Established in 1889 to house the antiquities of Rome, the National Roman Museum preserves the most important archaeological collection in the world. The collection of the Museum is divided into different exhibition venues. It presents the materials divided by contexts of origin and nature: Palazzo Massimo alle Terme, Palazzo Altemps, Crypta Balbi, and Terme di Diocleziano.
Since 1889, part of the most impressive baths complex in Rome, it occupied a large area between the current Via Torino, Via Volturno, Piazza dei Cinquecento, Via XX Settembre, and is home to the section of Roman antiquities.
The redefined staging of the works of art that occupy the four ambulatories allows optimal use of the sculptures. The finds, essentially from fortuitous discoveries in various locations in the urban area and suburbs, are placed according to the conventional topographical criterion: inside the Servian walls, consular roads, Tiber, etc.
The garden towards Piazza dei Cinquecento, which has been the entrance to the Museum since its origins, is also the result of a substantial restoration that has brought it back to the appearance of the 1950s and houses epigraphic material, mainly of a funerary nature, and various architectural material. The funerary steles mostly date back to the end of the Republican age - the early imperial age, while the altars refer to the first two centuries of the empire. Sarcophagi and funerary statues are in the driveway. The epigraphic section of the Museum is presented today in a new exhibition that aims to illustrate the birth and spread of Latin writing through the display of a rich collection of finds identified within the vast heritage of the Museum.
Commissioned by Emperor Maximian, the Baths of Diocletian extended over 13 hectares. Dedicated to Diocletian, with whom Maximian shared the empire, their inauguration took place between 305 and 306 AD.
The Baths could hold up to 3000 people and resumed the usual scheme of the great Roman baths. Calidarium, tepidarium, and frigidarium - the main rooms - developped along a central axis. Most of these structures can still be seen in the Basilica of Santa Maria degli Angeli that occupies the central space.
The Cloister of the Church of Santa Maria degli Angeli, whose project is by an 86 years old Michelangelo, is currently completely restored with an accurate intervention that highlights the original typology and finishes. The great artist designed the church by integrating the sacred building into the baths without altering the Roman structure of the rectangular hall over 90 meters long; for the apse was used the natatio, that is the outdoor pool with cold water of the thermal complex. With its unique concave shape in brick, the facade is one of the ancient apses of the baths calidarium.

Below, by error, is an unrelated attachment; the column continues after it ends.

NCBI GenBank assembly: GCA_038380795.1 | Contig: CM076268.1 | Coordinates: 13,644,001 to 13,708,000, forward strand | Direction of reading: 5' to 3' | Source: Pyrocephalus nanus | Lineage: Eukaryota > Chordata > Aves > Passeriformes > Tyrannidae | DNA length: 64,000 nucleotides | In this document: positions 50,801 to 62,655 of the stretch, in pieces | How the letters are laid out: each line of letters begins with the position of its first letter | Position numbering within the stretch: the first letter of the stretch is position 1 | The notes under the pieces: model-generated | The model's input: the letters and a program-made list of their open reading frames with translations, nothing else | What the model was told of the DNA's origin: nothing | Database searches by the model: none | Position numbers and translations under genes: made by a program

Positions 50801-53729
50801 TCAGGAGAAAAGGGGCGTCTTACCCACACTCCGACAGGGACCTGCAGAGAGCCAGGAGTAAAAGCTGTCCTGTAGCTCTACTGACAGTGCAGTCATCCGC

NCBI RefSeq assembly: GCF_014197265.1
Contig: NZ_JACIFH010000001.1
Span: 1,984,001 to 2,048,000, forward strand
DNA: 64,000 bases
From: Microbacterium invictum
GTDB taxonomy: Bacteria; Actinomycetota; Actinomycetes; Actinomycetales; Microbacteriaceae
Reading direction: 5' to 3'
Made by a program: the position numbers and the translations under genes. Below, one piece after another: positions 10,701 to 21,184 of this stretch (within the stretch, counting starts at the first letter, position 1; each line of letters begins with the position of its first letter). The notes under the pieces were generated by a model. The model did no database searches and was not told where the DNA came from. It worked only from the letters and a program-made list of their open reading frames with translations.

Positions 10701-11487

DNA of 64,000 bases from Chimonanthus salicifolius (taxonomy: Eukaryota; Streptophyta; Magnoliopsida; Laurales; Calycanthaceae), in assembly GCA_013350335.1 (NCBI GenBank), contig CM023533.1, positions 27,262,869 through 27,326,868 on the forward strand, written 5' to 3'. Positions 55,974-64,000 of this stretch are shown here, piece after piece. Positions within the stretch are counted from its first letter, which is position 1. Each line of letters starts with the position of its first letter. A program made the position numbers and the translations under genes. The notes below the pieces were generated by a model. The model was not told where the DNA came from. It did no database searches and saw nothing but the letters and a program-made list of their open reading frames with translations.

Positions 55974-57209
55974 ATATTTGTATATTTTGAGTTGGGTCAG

The plant remained in operation until the middle of the 6th century, when the Greek-Gothic war caused severe damage throughout the city, in particular the interruption of the water supply.
Starting from the second half of the 16th century, the Baths underwent a profound transformation.
At the intersection with today's Via Parigi is an octagonal hall. On either side of the great exedra were two circular halls, one of which, on the west side, was transformed into the church of San Bernardo alle Terme. Between these and the exedra, perhaps having the function of a theater, there were two rectangular rooms, probably libraries. On the opposite side, you can admire two exedras belonging to the eastern corner of the enclosure: here, you could attend conferences and public readings.
National Roman Museum - Palazzo Massimo alle Terme
Roman National Museum – Crypta Balbi
Museo Nazionale Romano - Palazzo Altemps
The Basilica of Santa Maria degli Angeli e dei Martiri
From Tuesday to Sunday from 11.00 - 18.00
Last admission at 17.00
Closed on Monday
Closed on 25 December
For updates and guidelines please check the official website.
To find out about all accessibility services, visit the Rome accessible section.